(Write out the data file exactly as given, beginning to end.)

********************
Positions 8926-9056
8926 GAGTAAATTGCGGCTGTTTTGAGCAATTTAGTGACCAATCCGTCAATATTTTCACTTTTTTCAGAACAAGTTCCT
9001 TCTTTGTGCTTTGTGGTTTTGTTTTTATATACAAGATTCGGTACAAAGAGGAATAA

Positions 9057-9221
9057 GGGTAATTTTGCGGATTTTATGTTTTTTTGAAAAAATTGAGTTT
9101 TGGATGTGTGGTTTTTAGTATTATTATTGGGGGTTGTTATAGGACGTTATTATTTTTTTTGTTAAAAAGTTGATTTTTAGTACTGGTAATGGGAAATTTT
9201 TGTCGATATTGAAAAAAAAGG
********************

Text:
Positions 8926-9056
8926 GAGTAAATTGCGGCTGTTTTGAGCAATTTAGTGACCAATCCGTCAATATTTTCACTTTTTTCAGAACAAGTTCCT
9001 TCTTTGTGCTTTGTGGTTTTGTTTTTATATACAAGATTCGGTACAAAGAGGAATAA

Positions 9057-9221
9057 GGGTAATTTTGCGGATTTTATGTTTTTTTGAAAAAATTGAGTTT
9101 TGGATGTGTGGTTTTTAGTATTATTATTGGGGGTTGTTATAGGACGTTATTATTTTTTTTGTTAAAAAGTTGATTTTTAGTACTGGTAATGGGAAATTTT
9201 TGTCGATATTGAAAAAAAAGG